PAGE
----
The other factor is price.  The books on there may at times feel pricier, especially compared to more mainstream games backed by big publishers. The truth is LuLu does set a pretty price as the base cost for their books, and the writer trying to make anything off of it has to add on top of their fees. It’s the nature of the beast. That said, I do feel I got my money’s worth, and my books look far better than what I could have paid Staples to do for me (which wouldn’t hold a candle imo.)

As to whether or not I’ll order from LuLu again depends entirely on the specific product I’m ordering. Stuff like Labyrinth Lord, Mutant Future and the like I would probably more likely print off my own PDFs (maybe even consider purchasing the “full art” versions). Fuller, more stand alone games where a lot of work was put into them….I’d suck it up again and consider a LuLu copy, especially if it’s a game that becomes part of my regular rotation.

It does have me curious about DriveThru RPG’s print on demand service now, to see how well they’ll compete in terms of service, speed, quality and price. I was eyeballing a few older titles (SR 1st Edition being one of them)… expect a follow up post once I have additional money to toss.

I leave you guys with a pic of the world map printed on the back of High Valor, just because it came out AWESOME.

6 thoughts on “My first LuLu Experience…..(Pic Heavy)”

  1. We’ve used LULU for quite a while at Nevermet Press; and I’ve just recently received my OBS/ proof’s for their new POD service. The main difference between the two is the type of printer they use. Without getting too technical – uses Lighting Source as their print service; LSI uses CMYK printers. Lulu uses sRBG printers. We’re talking color here; the big difference is that the LSI printed books have MUCH richer blacks that what you can get from LULU. So, assuming the publisher knows that there are differences in the process (see below), the printed books have the potential to look MUCH better than Lulu (which IMHO is already really good).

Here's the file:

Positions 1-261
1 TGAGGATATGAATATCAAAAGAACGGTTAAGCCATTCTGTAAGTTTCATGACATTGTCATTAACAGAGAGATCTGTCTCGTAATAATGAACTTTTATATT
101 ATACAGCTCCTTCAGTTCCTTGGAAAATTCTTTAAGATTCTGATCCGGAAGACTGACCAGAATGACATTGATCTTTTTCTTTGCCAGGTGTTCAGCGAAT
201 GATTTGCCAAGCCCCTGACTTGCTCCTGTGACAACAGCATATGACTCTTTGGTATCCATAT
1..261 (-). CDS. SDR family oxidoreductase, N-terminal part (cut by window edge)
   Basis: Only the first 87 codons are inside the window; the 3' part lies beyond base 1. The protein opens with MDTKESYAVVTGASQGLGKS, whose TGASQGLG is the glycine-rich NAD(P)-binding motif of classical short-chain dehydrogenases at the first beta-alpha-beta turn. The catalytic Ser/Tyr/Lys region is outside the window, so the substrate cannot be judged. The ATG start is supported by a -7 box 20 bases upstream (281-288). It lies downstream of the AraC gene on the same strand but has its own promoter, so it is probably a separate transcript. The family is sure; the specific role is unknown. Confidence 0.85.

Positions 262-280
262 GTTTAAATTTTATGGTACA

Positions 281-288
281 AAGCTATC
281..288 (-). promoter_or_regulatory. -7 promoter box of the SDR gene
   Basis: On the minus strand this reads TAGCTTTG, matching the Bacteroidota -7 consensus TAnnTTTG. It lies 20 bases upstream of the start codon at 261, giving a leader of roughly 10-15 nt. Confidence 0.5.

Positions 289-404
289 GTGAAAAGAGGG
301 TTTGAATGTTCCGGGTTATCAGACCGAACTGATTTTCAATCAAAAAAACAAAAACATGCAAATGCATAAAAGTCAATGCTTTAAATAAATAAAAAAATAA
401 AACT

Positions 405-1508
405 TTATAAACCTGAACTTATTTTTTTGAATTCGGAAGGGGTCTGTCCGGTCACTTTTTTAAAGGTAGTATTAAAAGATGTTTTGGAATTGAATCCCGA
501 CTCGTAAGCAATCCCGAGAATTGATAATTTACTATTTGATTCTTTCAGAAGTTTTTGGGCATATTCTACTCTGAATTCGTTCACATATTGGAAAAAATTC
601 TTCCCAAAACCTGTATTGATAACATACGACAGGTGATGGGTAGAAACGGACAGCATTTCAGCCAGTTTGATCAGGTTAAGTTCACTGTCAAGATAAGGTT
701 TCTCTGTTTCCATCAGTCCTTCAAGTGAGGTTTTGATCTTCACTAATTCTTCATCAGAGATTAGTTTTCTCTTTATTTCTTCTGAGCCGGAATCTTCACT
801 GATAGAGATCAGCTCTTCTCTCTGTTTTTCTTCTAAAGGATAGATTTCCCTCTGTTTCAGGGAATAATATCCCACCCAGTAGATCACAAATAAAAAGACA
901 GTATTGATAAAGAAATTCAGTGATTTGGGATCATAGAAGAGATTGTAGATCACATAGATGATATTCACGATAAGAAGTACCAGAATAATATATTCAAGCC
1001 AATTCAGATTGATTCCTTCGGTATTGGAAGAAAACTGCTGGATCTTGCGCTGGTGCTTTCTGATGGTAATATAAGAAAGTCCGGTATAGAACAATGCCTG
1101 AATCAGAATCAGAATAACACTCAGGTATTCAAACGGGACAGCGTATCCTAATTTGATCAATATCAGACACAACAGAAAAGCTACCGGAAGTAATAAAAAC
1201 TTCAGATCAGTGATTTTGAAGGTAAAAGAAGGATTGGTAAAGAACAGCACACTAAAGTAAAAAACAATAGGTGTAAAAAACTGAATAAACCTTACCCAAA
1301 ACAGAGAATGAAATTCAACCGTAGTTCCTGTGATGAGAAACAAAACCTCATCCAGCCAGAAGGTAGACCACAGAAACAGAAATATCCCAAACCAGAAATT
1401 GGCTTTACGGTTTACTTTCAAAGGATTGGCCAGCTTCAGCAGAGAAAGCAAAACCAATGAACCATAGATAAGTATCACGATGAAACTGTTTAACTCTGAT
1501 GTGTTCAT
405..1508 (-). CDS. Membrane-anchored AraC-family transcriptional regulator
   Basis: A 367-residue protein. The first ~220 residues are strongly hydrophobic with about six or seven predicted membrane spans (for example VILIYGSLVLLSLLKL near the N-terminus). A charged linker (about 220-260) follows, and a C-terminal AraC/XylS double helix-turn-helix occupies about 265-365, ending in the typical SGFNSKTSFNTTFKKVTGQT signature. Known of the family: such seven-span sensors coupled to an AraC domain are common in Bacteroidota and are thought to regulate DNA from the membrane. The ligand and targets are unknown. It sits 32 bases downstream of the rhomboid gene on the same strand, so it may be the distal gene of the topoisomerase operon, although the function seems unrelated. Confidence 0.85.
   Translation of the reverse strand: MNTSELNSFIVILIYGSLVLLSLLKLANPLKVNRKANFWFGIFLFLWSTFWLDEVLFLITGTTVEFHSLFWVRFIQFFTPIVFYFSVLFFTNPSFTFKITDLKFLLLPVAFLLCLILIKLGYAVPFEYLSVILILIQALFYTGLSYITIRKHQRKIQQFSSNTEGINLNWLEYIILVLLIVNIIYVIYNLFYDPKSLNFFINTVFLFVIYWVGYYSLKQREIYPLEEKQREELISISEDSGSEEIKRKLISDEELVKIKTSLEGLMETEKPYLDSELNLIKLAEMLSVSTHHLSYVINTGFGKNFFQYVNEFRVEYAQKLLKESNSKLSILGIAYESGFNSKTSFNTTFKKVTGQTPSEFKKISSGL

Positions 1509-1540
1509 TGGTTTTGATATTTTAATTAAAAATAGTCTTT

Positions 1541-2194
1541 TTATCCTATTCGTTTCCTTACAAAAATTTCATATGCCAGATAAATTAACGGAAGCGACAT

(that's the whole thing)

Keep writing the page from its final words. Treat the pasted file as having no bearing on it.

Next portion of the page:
The tricky part is though is that the PDF you use for these two services has to be re-calibrated for each of them; depending on the color space the physical printers use (sRBG or CMYK) – if a publisher fails to do this for their pre-press PDFs – then the resulting books will look terrible. I made this mistake a long time ago with Open Game Table; and it took ordering 3 or 4 proofs before I figured it out. Hopefully the publishers who decide to use RPGNow’s print service will figure this out too – but I expect there’s going to be some challenges ahead for many of the other small press publishers out there.

    1. Awesome input, Mr. Jacobs! Thanks for dropping my blog and enlightening me on the printer differences between the two services!

      I also want to point out to readers: I am definitely NOT discouraging ordering from POD services or using them! Quite the opposite….I was impressed with the quality. I just wanted to deliver a heads up so folks aren’t taken back when using this alternative publishing service.

  2. My pleasure. I’m still relatively new at this whole POD thing myself – so I’m sure more experienced publishers would have far more to say. Nonetheless, I was VERY happy with Brother Ptolemy & The Hidden Kingdom when I got back the proofs from Lulu.

    BTW – -have you looked to see if those games you bought were available through Amazon or B& Lulu distribution feeds into those channels and (strangely) shipping is WAY cheaper and often times the books come faster (but the publisher makes much less revenue). I dunno if SIlverlion uses a distributor or not; but it’s something to consider.

    1. To be honest I didn’t check; but I’d rather make sure as much of my cash goes into the authors’ pockets as possible when dealing with these things 🙂

  3. For years I’ve never really pursued printing my rpg (we all have one, right?), but when I heard of POD – I just thought was cool. Now all I have to worry about is art!